- Home Remedies
- When to See a Doctor
- Prognosis and Outlook
- What Does Respiratory System Do?
- 8 Functions of Respiratory System
- Parts of Respiratory System
- Common Respiratory Diseases
- COVID-19 and Respiratory System
What is an upper respiratory infection?
An upper respiratory infection (URI) is typically referred to as the common cold. More than 200 different viruses can cause URIs. You can pick one up anywhere. They tend to strike seasonally during the late fall and winter months.
The sheer number of cold viruses makes it next to impossible for you to develop immunity against them.
Symptoms of an upper respiratory infection
The classic symptoms of an upper respiratory infection are:
Handling objects that someone with a URI has been in contact with may also infect you. Frequent hand washing is the best way to protect yourself from common cold infections.
Home remedies for an upper respiratory infection
Upper respiratory infections have no cure. Antibiotics have no effect on them. Antibiotics will help stop a bacterial infection. They will not treat your URI, which is a viral infection.
Treatment for an upper respiratory infection is usually just a matter of easing your symptoms. Get plenty of rest, drink lots of fluids, and simply wait it out.
Some home remedies to help the cold pass through your body a little faster are:
Saline nasal sprays
Saline nasal sprays are safe for everyone, including children. They can be purchased at your pharmacy and may relieve your stuffy nose symptoms.
Do not confuse saline nasal sprays with nasal decongestant sprays. These can actually make your URI worse.
Humidifiers also work well for stuffy nose symptoms produced by URIs. A cool mist humidifier in your bedroom can normalize your breathing.
Talk to your doctor before you use one. Excessive humidity in the air can actually worsen allergies in some people.
Over-the-counter (OTC) medicines
Be careful. A side effect of acetaminophen is that it can cause liver damage if overused. Do not give acetaminophen to a child under the age of 6 unless your doctor advises it.
Your child will probably avoid eating when they have an upper respiratory infection. This might cause you some understandable anxiety, but you shouldn’t worry.
Doctors typically advise against forcing your child to eat when they have a URI. Let them eat when they’re hungry and reintroduce solid food gradually.
You or your child may be more inclined to drink than eat when you have a cold. This is a healthy impulse. Don’t ignore it.
Consider popsicles, warm soups, and broth in addition to increasing your water intake. All of these can be comforting when you have an upper respiratory infection.
Honey is highly recommended as a remedy for coughs and some other symptoms associated with URIs. Both children and adults benefit from mixing honey with boiling water to treat their acute coughs.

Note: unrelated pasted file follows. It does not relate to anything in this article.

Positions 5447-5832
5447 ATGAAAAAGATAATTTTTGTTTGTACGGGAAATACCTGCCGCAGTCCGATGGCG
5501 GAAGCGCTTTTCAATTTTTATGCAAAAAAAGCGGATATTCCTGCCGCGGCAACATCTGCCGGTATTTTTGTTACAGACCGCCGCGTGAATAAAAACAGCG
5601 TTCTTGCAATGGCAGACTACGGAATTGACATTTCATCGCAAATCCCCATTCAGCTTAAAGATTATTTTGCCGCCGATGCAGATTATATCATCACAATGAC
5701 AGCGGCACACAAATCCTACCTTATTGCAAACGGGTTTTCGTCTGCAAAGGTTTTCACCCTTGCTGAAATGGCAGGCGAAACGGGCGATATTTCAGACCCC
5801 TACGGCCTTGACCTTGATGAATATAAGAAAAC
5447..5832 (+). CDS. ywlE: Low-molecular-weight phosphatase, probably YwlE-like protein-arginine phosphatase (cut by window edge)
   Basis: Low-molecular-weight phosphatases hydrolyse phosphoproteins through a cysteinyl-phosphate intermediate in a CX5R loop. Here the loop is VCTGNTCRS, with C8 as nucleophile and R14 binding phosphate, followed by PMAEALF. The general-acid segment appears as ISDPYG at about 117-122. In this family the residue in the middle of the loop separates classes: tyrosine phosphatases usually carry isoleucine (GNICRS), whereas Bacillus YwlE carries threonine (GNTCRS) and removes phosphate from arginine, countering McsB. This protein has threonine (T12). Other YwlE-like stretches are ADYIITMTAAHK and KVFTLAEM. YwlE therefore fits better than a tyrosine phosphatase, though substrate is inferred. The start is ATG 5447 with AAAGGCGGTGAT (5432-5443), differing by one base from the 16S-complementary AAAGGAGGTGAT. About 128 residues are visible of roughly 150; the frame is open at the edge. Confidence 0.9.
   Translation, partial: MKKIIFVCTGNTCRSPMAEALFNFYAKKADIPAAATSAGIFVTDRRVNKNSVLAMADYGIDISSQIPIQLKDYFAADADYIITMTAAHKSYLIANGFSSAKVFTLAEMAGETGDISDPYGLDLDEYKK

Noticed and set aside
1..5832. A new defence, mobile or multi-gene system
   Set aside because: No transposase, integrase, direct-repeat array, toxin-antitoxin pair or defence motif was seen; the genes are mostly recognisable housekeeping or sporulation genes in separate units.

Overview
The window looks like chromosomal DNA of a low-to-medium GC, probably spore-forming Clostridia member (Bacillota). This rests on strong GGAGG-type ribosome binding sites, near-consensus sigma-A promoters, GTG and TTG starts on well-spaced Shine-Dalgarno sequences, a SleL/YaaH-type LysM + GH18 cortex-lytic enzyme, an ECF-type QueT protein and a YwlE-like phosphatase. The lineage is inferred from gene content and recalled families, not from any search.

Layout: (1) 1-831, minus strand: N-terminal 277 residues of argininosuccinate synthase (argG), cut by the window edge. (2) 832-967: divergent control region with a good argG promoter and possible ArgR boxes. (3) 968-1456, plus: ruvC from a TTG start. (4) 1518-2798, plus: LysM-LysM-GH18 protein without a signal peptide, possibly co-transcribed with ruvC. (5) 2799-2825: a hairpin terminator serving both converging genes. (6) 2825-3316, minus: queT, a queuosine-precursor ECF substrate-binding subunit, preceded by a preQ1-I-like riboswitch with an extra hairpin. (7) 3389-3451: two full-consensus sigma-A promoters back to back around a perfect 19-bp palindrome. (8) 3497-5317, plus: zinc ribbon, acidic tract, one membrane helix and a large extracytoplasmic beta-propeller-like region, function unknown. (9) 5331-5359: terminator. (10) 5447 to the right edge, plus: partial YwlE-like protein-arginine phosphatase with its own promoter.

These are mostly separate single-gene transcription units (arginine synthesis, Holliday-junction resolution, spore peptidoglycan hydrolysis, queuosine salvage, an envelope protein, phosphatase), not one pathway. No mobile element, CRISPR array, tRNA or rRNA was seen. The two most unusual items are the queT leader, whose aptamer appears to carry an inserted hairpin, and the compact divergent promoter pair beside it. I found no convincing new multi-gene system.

Do not give honey to an infant under the age of 1. Your baby should not consume honey at all.
When to see a doctor for an upper respiratory infection
The viruses that cause upper respiratory infections usually run their course within 10 days. Schedule an appointment with your doctor if your URI lasts longer than this. Persistent symptoms might indicate that something more serious is behind them.
There are also a few severe symptoms to watch out for during a cold, including:
- Painful breathing
- Shortness of breath
- Chest tightness
- A fever of over 101 degrees Fahrenheit that lasts longer than two days.
If you notice any of these, at any stage of the illness, call your doctor.
Prognosis and outlook for an upper respiratory infection
Don’t be at all surprised if the symptoms of your upper respiratory infection get worse during the first three to five days. This is normal. You should see gradual improvement after that period. With or without treatment, most URIs run their course in less than two weeks.
What does the respiratory system do?
The primary function of the respiratory system is to help you breathe, supplying your body with oxygen and expelling carbon dioxide.
Learn more about what your respiratory system does, what organs are involved, and what disease can affect its ability to do its job.
8 functions of the respiratory system
- Gas exchange: During this process, air moves in and out of the lungs, continuously refreshing gases in the air sacs. Oxygen enters the body and is carried to the cells of the body, where it is exchanged for carbon dioxide and expelled via the lungs. This process is essential to maintain oxygen saturation in body tissues.
- Maintaining body pH: Cells are active hubs of biochemical reactions that sustain life, and these cells require a specific pH to work. The lungs and the respiratory system maintain pH levels by regulating bicarbonate and hydrogen ion levels.